How’d that work out for you? It got expansions! It’s in a quiet maintenance mode now, but it did earns some expansions and kind of slowly walked along to that point, so that’s something. Never really made the splash that was expected, though, and doesn’t get any attention from Funcom now.
Yes, someone will no doubt deny this, but it was very clear from playing it that Alganon was WoW with an added skill system stapled to the side. It was kind of a low-rent knockoff from the word go, although later developments made it at least a little bit more unique and more of its own thing.
How’d that work out for you? Well, the game went down for maintenance and then never came back, although its owner still says it’s going to happen – perhaps even in the near future.
4. Star Wars: The Old Republic
It was very clear at launch that while no one was saying it out loud, Star Wars: The Old Republic was Electronic Arts trying again to do what it had already failed at once with Warhammer Online. It’s a lot like WoW, but it has story, it has lightsabers, it has a familiar faction split, and so forth. And it was made by BioWare, to boot. You can almost hear the muttered, “This time we’re going to get them.”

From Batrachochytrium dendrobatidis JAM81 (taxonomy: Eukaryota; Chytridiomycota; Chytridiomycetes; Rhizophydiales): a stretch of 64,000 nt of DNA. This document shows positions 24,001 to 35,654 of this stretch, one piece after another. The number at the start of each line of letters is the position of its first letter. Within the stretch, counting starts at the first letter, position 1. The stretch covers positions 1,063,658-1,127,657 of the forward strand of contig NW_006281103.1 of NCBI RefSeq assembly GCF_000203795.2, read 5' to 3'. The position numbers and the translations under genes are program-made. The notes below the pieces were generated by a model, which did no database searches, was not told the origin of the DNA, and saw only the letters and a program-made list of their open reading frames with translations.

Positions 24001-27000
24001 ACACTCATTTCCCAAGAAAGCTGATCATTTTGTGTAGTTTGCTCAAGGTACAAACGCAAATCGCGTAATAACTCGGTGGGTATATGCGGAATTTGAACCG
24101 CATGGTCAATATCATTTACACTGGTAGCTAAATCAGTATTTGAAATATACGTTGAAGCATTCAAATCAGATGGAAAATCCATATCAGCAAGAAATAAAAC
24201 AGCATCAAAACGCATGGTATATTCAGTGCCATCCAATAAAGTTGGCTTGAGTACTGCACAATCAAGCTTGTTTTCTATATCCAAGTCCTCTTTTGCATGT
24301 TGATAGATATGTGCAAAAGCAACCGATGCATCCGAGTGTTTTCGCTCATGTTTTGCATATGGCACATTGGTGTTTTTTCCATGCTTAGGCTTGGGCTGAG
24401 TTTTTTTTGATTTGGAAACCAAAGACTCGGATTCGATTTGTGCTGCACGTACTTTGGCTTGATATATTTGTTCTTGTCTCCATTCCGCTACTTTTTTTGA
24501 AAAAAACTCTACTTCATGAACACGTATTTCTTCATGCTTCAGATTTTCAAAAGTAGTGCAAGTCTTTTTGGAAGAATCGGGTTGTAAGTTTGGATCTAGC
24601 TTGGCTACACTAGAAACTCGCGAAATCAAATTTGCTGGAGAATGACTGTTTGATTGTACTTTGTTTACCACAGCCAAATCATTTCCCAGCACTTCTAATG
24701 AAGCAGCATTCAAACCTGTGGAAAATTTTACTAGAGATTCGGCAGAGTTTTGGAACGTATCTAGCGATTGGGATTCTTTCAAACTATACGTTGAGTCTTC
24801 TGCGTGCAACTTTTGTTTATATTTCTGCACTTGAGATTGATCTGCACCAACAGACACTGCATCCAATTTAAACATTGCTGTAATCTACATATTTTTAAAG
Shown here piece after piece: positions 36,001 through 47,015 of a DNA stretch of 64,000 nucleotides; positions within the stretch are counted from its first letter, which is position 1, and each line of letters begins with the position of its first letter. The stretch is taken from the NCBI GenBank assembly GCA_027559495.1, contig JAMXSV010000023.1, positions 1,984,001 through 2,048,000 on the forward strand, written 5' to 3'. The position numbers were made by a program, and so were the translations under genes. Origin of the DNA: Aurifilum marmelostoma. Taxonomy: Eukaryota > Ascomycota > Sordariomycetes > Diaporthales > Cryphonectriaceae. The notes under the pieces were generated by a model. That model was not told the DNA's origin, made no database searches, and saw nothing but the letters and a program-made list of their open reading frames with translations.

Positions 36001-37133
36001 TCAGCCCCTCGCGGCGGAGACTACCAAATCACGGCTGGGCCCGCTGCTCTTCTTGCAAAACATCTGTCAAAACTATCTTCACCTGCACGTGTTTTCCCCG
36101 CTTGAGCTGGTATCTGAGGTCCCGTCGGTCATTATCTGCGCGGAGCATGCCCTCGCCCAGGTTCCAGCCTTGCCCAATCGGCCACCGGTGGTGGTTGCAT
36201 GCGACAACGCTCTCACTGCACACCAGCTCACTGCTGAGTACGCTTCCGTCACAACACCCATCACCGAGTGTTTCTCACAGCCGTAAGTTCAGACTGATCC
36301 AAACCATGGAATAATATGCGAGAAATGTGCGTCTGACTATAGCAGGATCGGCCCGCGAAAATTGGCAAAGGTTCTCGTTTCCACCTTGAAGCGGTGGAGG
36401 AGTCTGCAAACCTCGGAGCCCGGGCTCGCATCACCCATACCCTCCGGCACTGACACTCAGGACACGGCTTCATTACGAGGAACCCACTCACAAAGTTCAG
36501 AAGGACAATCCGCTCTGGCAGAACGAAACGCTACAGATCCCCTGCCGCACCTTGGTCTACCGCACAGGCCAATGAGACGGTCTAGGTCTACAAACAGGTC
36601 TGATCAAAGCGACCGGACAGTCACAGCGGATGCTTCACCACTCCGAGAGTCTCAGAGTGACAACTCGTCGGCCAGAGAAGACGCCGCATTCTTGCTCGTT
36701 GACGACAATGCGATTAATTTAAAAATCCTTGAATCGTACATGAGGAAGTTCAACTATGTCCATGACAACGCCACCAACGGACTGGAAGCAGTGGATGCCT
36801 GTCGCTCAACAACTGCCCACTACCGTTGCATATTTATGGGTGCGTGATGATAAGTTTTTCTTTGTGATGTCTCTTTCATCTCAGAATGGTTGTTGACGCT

How’d that work out for you? Well, the good news is that it’s still running now and it has gotten expansions. The bad news is that it fell hard from its initial population burst, it’s long floundered a bit in design, and the total amount of content in the game’s most recent expansion can be finished in less time than it will take you to read through this column from beginning to end. It wasn’t a slam dunk, in other words.
Remember how I mentioned throwing down the gauntlet before? RIFT literally went there with advertisements claiming, “We’re not in Azeroth anymore,” which is definitely some big energy but also is going to really backfire unless you can back it up by being absolutely rock-solid and exquisite on every level. That’s kind of a big gamble, in other words.